Man Convicted of Murder Freed by Evidence Authorities Hid for Over 30 Years

A Philadelphia man wrongfully convicted of murder is finally free after spending more than three decades behind bars.

“I feel exceedingly joyful, happy, that finally, you know … after 30 or more years, after constantly knocking on the door for somebody to please hear me, that day finally came,” 60-year-old Curtis Crosland said.

He has now returned home to his five children, fiancée and 32 grandchildren.

“It’s a great feeling to still be dad, to be wanted and desired, and open arms to receive you, that’s been the greatest part of being exonerated, that I come home to a loving family that wants and needs me,” said Crosland.

Crosland’s conviction – based on testimony from two witnesses who later recanted statements they had made implicating him in the case – was overturned in June.

His exoneration came after months of work by the Philadelphia Conviction Integrity Unit, established in 2018 by the office of Philadelphia District Attorney Larry Krasner. The unit was set up to investigate claims of innocence and wrongful conviction. Crosland’s is the 22nd exoneration in which the unit has been involved, according to a news release from the CIU.

Crosland was found guilty in 1991 of second-degree murder, robbery, and possessing an instrument of crime in the 1984 killing of a Philadelphia store owner.

Documents that could have helped acquit or exonerate him were in files at the Philadelphia Police Department and the Philadelphia District Attorney’s Office from the beginning of the case, according to the lawsuit.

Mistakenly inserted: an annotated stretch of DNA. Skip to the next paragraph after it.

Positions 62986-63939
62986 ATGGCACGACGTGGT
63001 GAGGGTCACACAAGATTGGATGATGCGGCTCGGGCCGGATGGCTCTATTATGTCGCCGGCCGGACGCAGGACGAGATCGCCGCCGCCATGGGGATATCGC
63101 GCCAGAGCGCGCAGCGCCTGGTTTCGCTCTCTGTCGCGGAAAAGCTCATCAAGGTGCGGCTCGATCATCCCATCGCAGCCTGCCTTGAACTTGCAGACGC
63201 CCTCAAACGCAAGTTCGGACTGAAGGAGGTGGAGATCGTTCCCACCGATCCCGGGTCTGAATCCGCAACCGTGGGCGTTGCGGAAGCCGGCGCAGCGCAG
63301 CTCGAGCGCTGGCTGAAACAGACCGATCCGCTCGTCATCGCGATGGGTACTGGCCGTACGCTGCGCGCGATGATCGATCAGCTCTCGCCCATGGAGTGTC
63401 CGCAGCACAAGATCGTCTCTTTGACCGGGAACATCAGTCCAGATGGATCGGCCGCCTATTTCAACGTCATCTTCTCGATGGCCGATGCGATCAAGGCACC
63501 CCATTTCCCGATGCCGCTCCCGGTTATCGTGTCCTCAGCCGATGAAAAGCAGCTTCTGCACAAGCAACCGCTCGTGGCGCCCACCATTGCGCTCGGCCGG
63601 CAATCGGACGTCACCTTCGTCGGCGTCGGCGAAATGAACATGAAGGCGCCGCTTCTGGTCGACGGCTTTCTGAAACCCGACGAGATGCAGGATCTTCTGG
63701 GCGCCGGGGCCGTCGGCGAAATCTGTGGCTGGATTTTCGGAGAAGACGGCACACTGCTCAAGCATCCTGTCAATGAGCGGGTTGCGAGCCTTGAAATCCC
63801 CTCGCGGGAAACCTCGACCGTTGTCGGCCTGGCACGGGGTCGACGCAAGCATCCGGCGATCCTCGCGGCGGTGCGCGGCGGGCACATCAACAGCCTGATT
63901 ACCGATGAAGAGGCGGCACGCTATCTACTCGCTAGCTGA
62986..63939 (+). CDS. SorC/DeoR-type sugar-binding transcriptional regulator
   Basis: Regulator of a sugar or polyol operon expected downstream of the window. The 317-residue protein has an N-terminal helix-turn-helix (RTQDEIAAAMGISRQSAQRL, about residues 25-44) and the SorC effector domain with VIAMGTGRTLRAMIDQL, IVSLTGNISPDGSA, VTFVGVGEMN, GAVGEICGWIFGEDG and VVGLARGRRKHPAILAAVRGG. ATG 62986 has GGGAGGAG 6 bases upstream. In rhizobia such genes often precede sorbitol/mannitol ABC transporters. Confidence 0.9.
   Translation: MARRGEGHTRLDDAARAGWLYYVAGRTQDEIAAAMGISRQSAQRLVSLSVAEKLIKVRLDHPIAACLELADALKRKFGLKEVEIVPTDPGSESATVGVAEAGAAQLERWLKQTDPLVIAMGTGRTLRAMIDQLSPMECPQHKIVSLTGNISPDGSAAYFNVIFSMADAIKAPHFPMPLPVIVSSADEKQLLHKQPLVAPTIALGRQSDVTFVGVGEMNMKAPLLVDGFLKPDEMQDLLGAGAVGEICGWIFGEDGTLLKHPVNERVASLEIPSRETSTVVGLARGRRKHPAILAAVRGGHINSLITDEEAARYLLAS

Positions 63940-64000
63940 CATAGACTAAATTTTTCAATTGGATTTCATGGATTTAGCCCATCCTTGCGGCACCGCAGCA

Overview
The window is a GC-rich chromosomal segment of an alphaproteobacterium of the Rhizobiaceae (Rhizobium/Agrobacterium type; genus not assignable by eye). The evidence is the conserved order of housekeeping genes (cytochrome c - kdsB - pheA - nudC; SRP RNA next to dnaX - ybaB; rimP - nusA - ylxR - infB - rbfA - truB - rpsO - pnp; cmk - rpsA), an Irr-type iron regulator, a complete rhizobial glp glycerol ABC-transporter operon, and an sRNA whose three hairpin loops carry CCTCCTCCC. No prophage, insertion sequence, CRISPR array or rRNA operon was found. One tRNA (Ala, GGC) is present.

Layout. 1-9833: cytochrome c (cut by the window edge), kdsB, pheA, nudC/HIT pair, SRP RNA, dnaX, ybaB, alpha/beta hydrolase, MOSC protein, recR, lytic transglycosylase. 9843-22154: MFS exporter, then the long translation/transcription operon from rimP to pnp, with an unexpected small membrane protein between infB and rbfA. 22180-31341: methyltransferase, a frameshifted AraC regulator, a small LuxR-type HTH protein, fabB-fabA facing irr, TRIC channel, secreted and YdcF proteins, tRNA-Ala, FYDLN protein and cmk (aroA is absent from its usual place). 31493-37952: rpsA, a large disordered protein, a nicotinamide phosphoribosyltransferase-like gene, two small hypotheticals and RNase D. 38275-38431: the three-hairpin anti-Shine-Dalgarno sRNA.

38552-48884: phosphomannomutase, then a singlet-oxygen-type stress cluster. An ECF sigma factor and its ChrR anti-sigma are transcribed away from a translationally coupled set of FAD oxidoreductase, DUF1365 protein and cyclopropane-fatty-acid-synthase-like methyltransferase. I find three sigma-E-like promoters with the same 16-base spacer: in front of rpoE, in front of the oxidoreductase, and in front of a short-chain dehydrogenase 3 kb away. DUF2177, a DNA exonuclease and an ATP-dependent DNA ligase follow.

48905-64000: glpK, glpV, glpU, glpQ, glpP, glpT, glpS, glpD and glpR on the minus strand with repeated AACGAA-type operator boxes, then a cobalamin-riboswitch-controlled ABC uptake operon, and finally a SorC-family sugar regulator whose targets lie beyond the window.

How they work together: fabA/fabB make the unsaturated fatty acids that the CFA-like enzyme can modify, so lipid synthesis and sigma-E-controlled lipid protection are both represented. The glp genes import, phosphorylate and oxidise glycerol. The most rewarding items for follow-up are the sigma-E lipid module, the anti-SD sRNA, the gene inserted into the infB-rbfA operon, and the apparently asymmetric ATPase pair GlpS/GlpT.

The documents contained troubling information regarding the credibility of two key witnesses as well as police records which pointed to another suspect, the lawsuit states.But that information was suppressed and there was no other evidence that connected Crosland to the crime, the CIU said.

The two witnesses upon whose testimony Crosland’s conviction hinged had later recanted their statements implicating him, according to the lawsuit.One of them, Delores Tilghman, told police in 1988 that she overheard a conversation where Crosland and others were “talking about the murder.” She later recanted that statement, according to the lawsuit.

A second witness, Rodney Everett, told police officers that Crosland confessed to him that he carried out Heo’s killing. Everett was himself in jail at the time, and hoping for a deal, the lawsuit states.

Everett later testified that he had lied when implicated Crosland, according to the lawsuit.

Documents which included Everett’s statements were found in police and district attorney’s files by the CIU.

Flores said it’s common for “jailhouse snitches” to provide information to authorities to obtain leniency in their own cases. Everett told Flores when she interviewed him about Crosland’s case that he felt coerced by police to give testimony, she said.

“It was just very brutal. They threaten you. They will use your family and they will tell you what they will do to your family, taking your kids,” Everett said.